Development of portable mass spectrometer with electron cyclotron resonance ion source for detection of chemical warfare agents in air

Tatsuya Urabe, Kazuya Takahashi, Michiko Kitagawa, Takafumi Sato, Tomohide Kondo, Shuichi Enomoto, Masanori Kidera, Yasuo Seto

Research output: Contribution to journalArticlepeer-review

18 Citations (Scopus)


A portable mass spectrometer with an electron cyclotron resonance ion source (miniECRIS-MS) was developed. It was used for in situ monitoring of trace amounts of chemical warfare agents (CWAs) in atmospheric air. Instrumental construction and parameters were optimized to realize a fast response, high sensitivity, and a small body size. Three types of CWAs, i.e., phosgene, mustard gas, and hydrogen cyanide were examined to check if the mass spectrometer was able to detect characteristic elements and atomic groups. From the results, it was found that CWAs were effectively ionized in the miniECRIS-MS, and their specific signals could be discerned over the background signals of air. In phosgene, the signals of the 35Cl+ and 37Cl+ ions were clearly observed with high dose-response relationships in the parts-per-billion level, which could lead to the quantitative on-site analysis of CWAs. A parts-per-million level of mustard gas, which was far lower than its lethal dosage (LCt50), was successfully detected with a high signal-stability of the plasma ion source. It was also found that the chemical forms of CWAs ionized in the plasma, i.e., monoatomic ions, fragment ions, and molecular ions, could be detected, thereby enabling the effective identification of the target CWAs. Despite the disadvantages associated with miniaturization, the overall performance (sensitivity and response time) of the miniECRIS-MS in detecting CWAs exceeded those of sector-type ECRIS-MS, showing its potential for on-site detection in the future.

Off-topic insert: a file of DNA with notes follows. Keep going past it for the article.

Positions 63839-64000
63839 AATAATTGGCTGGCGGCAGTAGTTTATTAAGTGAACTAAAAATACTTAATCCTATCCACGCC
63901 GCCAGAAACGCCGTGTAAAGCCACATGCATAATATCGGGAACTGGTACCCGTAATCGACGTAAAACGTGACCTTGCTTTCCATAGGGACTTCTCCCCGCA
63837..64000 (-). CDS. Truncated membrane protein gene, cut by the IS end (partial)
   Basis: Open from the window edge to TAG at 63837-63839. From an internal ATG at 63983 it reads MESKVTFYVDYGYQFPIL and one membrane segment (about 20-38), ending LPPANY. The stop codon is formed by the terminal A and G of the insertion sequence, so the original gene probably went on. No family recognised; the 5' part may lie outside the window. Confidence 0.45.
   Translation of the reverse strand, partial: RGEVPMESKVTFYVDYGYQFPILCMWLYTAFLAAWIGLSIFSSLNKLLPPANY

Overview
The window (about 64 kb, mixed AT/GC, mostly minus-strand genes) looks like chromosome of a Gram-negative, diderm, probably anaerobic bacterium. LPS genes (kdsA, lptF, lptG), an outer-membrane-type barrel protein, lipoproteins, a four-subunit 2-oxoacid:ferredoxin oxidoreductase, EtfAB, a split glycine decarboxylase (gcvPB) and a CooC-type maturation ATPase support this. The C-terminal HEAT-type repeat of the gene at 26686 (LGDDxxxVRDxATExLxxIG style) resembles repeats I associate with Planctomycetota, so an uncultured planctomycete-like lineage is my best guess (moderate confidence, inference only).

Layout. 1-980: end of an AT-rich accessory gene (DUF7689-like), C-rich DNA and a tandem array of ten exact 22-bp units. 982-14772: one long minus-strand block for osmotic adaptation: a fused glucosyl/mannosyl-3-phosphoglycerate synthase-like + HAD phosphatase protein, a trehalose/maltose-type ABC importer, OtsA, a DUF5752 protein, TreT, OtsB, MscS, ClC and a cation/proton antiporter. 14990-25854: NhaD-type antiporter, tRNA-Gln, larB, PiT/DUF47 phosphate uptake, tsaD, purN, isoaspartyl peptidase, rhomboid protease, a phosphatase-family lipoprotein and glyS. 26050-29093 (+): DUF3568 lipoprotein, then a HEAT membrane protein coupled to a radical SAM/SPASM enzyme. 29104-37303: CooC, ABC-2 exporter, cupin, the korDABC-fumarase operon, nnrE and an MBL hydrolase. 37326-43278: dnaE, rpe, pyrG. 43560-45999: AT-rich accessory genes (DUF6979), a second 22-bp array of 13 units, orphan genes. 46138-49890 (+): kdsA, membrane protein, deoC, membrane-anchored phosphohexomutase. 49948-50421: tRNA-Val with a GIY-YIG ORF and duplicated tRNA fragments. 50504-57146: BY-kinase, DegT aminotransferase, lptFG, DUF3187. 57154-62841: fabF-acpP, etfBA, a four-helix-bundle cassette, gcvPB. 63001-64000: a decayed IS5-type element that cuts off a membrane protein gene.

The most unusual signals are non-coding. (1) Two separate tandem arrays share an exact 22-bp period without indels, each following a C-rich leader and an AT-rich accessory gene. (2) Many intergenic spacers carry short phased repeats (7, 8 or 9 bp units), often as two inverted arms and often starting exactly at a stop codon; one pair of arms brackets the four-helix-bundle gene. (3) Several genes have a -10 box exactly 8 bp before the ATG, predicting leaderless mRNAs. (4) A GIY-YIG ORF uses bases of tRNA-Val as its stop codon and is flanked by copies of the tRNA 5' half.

Original languageEnglish
Pages (from-to)437-444
Number of pages8
JournalSpectrochimica Acta - Part A: Molecular and Biomolecular Spectroscopy
Publication statusPublished - 2014
Externally publishedYes


  • Chemical warfare agents
  • Counter-terrorism
  • Electron cyclotron resonance ion source
  • In situ monitoring

ASJC Scopus subject areas

  • Analytical Chemistry
  • Atomic and Molecular Physics, and Optics
  • Instrumentation
  • Spectroscopy


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